The mouth of Taylor Canyon.
WHEN did the first skiing in the Ogden Mountains begin?
Long before Snow Basin came along in 1940, winter recreation was was at least underway to some extent by 1914.
According to the Ogden Standard-Examiner of Jan. 17, 1914, a local minister, Rev. F.G. Brainerd and a group climbed to Malan's Heights (today's Malan's Peak and Malan's Basin). Then, they used skis to slide down "with the wind,"
Rev. Brainerd said Ogden's mountains are even more "majestic and beautifully inspiring in winter than in summer."
He did regular snowshoe trips east of Ogden in the winter.
Tobaggan rides were reported to be popular pastimes in the eastern U.S., but in the west, few as yet, "realize the joy in store for those who will get out in the hills" in the winter season.
The Standard story concluded: "Our winter scenes, in canyon and mountain top, and the possibilities of our winter sports, should be one of the advertised features of Ogden."
Some antique, wooden skis of yesteryear.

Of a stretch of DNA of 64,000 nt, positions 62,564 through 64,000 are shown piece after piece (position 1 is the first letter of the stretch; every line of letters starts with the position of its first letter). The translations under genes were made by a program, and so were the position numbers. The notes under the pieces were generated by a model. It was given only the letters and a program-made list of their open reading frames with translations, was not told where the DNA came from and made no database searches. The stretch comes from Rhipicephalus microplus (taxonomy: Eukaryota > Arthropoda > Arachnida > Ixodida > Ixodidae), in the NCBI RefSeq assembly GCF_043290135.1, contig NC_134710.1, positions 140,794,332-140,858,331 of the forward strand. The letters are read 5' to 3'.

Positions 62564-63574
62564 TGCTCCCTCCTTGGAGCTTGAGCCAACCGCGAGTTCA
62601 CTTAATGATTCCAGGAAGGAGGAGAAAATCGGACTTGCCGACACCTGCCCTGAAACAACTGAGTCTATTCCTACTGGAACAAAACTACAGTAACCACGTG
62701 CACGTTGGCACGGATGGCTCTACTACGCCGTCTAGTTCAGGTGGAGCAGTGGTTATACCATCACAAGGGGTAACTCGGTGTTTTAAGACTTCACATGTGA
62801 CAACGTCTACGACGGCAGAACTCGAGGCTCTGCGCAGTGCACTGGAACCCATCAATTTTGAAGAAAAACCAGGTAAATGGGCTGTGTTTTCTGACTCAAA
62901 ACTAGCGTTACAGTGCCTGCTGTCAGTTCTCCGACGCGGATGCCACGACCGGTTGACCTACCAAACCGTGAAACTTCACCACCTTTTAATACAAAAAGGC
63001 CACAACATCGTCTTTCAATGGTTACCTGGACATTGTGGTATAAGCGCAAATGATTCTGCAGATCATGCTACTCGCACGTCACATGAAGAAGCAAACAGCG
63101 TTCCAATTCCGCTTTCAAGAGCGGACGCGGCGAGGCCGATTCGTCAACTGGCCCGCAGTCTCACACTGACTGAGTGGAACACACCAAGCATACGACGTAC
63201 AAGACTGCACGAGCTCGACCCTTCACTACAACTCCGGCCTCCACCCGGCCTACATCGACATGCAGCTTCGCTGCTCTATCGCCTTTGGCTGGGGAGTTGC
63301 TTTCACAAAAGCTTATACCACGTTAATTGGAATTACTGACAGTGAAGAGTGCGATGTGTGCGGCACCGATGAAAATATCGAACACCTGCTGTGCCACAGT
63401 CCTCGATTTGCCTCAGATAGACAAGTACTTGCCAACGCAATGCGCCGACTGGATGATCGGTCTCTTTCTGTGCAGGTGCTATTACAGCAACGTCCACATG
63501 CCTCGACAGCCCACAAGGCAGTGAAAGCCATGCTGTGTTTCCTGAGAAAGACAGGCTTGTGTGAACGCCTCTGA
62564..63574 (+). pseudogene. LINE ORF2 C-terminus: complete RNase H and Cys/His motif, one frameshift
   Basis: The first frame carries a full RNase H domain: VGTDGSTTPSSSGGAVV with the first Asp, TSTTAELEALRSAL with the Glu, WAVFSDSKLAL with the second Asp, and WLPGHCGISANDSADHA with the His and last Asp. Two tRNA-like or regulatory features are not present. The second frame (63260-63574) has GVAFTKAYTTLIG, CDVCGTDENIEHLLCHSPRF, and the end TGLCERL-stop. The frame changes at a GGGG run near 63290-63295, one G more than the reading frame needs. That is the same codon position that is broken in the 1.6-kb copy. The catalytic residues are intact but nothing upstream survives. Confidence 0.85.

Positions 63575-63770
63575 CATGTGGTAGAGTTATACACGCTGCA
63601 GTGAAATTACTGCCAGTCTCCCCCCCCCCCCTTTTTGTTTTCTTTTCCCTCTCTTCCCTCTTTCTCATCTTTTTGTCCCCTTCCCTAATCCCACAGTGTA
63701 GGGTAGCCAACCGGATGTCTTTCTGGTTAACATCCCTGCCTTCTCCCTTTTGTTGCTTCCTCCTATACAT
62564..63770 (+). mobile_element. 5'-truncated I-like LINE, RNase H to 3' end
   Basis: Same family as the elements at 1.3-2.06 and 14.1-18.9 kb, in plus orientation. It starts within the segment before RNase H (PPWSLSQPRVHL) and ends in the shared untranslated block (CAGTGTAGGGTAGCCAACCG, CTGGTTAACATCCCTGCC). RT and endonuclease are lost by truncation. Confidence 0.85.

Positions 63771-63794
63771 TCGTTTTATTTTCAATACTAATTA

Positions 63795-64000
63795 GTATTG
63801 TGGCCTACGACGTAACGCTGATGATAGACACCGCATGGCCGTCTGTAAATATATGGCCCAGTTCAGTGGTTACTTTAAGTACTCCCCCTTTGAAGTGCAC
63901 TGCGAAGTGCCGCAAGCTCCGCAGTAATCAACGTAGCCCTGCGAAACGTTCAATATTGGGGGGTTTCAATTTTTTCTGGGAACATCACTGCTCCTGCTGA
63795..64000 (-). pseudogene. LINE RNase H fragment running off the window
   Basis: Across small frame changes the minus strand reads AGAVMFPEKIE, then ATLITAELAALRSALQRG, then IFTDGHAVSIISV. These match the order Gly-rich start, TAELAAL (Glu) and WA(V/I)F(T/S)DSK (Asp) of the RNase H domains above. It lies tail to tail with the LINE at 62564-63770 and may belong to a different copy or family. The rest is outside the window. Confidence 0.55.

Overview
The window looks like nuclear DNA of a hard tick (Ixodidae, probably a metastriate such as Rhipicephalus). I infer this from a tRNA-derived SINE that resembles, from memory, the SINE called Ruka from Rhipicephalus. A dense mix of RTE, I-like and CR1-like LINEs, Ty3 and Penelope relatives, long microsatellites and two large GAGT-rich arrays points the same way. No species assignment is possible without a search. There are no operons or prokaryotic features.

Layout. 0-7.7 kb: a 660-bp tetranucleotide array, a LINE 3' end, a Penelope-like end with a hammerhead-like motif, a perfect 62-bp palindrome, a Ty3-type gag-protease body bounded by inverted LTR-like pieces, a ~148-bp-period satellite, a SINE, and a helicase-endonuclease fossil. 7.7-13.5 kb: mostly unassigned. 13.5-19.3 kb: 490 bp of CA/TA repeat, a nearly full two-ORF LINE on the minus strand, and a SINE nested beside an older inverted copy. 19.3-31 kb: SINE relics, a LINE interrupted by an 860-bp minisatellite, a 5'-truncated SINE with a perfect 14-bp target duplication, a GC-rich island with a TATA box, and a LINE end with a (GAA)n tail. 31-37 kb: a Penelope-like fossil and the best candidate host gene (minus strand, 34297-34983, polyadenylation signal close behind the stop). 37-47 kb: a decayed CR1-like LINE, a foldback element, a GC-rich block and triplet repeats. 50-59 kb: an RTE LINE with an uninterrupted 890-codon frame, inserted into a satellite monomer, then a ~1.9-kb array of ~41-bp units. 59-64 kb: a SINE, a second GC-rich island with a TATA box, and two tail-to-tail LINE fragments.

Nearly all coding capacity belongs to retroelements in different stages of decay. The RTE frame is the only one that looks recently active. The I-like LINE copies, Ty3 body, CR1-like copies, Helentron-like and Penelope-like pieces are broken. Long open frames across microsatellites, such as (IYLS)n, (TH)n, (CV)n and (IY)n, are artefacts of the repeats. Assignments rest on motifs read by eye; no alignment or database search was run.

-Just over five years later, a headline in the Standard-Examiner was: "They slide on snow banks in sight of Ogden and have a delightful time."
This story reported on May 27, 1919, that several groups of people had climbed to the top of "Observatory Peak" (today's Mount Ogden) that weekend.
There was still significant snow at high elevation that spring. The group went up and down the mountain saddle via the Malan's Heights trail. However, one of the two groups, were Japanese and they slid down quickly much of the distance on some sort of "rubber pads" on the snow.
The other party, presumably white in race, slid down the snow without such a pad and got very wet in the process. Members of that party were: R.F. Baker, Grace Jennings, Clifford Huss, Lucile Davis, George Bauman, Marjorie Turner and Ada Childs.